Almost 4000 people flocked to The Falkirk Wheel to welcome the Olympic Torch. A special reception and entertainment was hosted at the landmark by British Waterways, and the Torch was treated to a boat trip on the Wheel itself. The occasion was filmed for national TV, with coverage broadcast on the BBC. Alasdair Smart, Manager at The Falkirk Wheel said: “What a glorious day at The Falkirk Wheel. “The sun shone, the local choir sang, the schoolchildren cheered, the fireworks added to the occasion and the Wheel performed magnificently. “It was great to see thousands of people turn out to watch the Torch sail down the Wheel on the Maryhill puffer and enjoy everything the Wheel has to offer....


Thursday 14 June

Fifty-strong chorus is highlight of Russell Newbery Rally at Alvecote

A world-first was created at Alvecote Marina on the Coventry Canal last weekend when 50 Russell Newbery-powered canal boats started their engines in unison. 

The Synchronised Start Up, with all RN engines coming, to life on cue, was a highlight of the 15th annual Russell Newbery Register rally. It proved to be a hugely popular, and is set to be an essential feature of all future RNR rallies.

The RNR weekend followed the now well-established format of a series of practical workshops, this year based at the marina’s Samuel Barlow pub. The courses included ropework, cylinder heads, scumbling, rag rugs, chalkboard noticeboard, technical discussions and musical entertainment, which this year included a barbershop choir.



Former Russell Newbery apprentice Jamie Mason takes a cylinder head workshop at the 2012 Russell Newbery Rally at Alvecote Marina. Still only in his early 20s, Jamie lives on a RN-engined boat himself, and has run the workshops for at least three years. This year two sessions were needed to accommodate demand.

Andrew Denny  | 4.44pm | add a comment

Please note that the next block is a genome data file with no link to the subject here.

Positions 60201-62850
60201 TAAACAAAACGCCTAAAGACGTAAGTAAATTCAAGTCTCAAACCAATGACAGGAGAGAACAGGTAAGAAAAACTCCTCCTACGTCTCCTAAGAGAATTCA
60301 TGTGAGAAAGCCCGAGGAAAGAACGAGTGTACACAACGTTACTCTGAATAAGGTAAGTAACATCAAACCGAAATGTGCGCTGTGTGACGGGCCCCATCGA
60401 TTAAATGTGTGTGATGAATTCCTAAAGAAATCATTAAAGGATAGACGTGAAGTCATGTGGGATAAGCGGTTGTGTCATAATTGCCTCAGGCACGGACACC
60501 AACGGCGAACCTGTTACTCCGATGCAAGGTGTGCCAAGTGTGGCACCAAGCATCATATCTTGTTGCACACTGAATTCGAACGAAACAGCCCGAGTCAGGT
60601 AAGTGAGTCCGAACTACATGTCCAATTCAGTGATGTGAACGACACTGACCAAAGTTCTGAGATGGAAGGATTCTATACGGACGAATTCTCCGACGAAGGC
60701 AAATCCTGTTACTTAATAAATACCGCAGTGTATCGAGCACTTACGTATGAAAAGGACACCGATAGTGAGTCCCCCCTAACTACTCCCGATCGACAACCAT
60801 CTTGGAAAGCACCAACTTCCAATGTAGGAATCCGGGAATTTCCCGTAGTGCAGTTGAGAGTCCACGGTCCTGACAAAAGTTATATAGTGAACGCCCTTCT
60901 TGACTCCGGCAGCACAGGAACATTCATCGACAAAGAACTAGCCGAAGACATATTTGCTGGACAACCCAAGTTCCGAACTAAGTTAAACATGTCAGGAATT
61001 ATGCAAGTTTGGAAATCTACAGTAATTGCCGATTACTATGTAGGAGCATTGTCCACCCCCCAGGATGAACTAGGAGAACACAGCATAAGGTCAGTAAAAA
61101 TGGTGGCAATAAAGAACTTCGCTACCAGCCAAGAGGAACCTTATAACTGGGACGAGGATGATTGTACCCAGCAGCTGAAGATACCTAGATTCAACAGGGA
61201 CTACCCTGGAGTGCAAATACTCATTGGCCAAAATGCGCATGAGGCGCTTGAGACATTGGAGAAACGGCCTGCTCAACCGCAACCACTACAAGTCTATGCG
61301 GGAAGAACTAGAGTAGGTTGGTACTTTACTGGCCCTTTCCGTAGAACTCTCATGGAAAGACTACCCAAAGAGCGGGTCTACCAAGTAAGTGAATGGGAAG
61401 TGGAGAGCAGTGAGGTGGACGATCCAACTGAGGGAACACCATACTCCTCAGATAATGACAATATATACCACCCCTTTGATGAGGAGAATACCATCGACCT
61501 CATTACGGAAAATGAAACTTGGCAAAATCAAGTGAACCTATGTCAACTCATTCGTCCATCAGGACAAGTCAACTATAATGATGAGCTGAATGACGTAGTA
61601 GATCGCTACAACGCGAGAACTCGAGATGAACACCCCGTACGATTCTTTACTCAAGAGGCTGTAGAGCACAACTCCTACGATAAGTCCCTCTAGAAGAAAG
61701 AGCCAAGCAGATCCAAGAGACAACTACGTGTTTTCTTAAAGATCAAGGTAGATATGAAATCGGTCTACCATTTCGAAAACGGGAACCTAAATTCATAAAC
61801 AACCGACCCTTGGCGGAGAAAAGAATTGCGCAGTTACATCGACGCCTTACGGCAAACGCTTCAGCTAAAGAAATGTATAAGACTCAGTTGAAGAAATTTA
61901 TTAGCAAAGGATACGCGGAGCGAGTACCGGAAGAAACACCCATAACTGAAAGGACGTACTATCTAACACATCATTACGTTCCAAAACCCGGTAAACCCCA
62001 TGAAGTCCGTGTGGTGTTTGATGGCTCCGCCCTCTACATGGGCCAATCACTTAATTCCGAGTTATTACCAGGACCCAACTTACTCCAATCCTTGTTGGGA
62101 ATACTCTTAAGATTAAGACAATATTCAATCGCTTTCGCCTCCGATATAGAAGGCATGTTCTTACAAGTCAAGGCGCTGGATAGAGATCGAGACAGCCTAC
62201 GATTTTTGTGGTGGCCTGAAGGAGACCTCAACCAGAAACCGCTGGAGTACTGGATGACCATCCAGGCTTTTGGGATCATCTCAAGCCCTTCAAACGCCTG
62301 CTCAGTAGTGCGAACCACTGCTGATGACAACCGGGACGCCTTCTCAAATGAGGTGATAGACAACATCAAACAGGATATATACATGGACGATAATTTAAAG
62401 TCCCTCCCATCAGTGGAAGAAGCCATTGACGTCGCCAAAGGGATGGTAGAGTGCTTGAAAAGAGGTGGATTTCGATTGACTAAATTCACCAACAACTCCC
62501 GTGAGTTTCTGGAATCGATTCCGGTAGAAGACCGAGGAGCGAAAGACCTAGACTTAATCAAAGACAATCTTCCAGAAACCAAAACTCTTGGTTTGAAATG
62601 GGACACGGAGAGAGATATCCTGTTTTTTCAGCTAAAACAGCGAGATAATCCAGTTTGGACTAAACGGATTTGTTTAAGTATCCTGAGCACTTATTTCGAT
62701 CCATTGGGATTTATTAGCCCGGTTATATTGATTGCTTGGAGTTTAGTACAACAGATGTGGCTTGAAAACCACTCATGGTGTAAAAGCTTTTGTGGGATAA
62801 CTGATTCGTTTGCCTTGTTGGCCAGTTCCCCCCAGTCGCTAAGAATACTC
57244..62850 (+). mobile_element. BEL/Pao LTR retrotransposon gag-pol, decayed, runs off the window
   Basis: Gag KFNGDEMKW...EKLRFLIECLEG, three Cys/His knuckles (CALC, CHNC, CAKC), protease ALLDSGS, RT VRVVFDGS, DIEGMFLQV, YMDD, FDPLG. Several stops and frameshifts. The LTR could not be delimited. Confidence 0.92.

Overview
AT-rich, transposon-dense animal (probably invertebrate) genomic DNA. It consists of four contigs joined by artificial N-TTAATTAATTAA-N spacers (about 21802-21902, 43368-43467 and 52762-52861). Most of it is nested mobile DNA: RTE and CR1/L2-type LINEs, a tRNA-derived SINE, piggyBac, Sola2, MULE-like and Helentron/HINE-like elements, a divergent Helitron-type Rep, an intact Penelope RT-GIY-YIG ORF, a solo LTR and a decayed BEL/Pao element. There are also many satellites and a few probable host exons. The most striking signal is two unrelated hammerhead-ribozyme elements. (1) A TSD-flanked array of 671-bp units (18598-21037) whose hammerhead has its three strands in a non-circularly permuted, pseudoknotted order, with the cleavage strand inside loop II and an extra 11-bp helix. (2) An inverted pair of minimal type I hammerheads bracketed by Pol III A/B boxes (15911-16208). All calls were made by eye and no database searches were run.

Wednesday 13 June

British Waterways lifts drought restrictions

British Waterways is lifting its drought restrictions with immediate effect. The closures, restrictions and water-saving measures were introduced in March after some areas experienced the driest year on record in 2011. In the spring BW also announced £700,000 of additional maintenance expenditure to reduce water loss (for example in bringing forward lock gate replacement to fix leaky gates early). 

However April’s record rainfall dramatically improved reservoir holdings across the South East. Continued torrential rainfall through May and now into June has seen reservoir holdings return to average for this time of year. Indeed, in many cases reservoirs have refilled completely.

BW operations manager Vince Moran said this means that – from the perspective of navigation at least – the drought is effectively over. “Restricting opening times was a necessary measure given the particularly dry winter. But combined with the additional investment, and of course the heavy rainfall, our reservoirs are now largely back to normal”.

However he urged boaters still to conserve water. “The drought has sharpened our minds. Simple steps, such as sharing locks, ensuring paddles are closed after use, and opening both gates when entering or leaving locks to avoid damaging their watertight seal – all these can help in the longer term. The more water we have in our reservoirs at the end of the season the better equipped we will be to deal with the possibility of another dry winter ahead of next year’s boating season.”

He concluded with a gentle plea to the water gods: “Mind you, while I’m very grateful for the recent rainfall it would be nice to see it ease off over the coming weeks. “I’d like to see boaters get out there and really enjoy what promises to be a fantastic summer of cruising”.

The Northampton Arm of the Grand Union Canal has been closed for extra maintenance during the drought. It will finally reopen on 29th June and, apart from a three-day stoppage in July, will remain open throughout July and August.  Vince Moran says that overnight locking may be considered at selected locations on the Grand Union Canal where paddles are persistently left open.

More details of June’s reservoir holdings are about to be published in BW’s monthly Reservoir Watch:  www.waterscape.com/reservoirwatch


Wormleighton Reservoir, near Fenny Compton, after the dry summer of 2010.
Hopefully this scene will not be repeated this year.

Andrew Denny  | 5.41pm | add a comment


Today's news from the web

  • £60,000 public art project to 'brighten' the Grand Union canal at Milton Keynes miltonkeynes.co.uk

    You may not know art, but you know what you like – and Great Linford Parish Council want to know about it. The council has been granted £60,000 to spend on a unique art trail along the Grand Union Canal. Residents in Downhead Park, Willen, Pennylands and Bolbeck Park are being asked what they’d like to see the money spent on. Councillor David Stabler said: “It’s a great opportunity because, although this is a very picturesque part of Milton Keynes, we have never had any public art here before.”...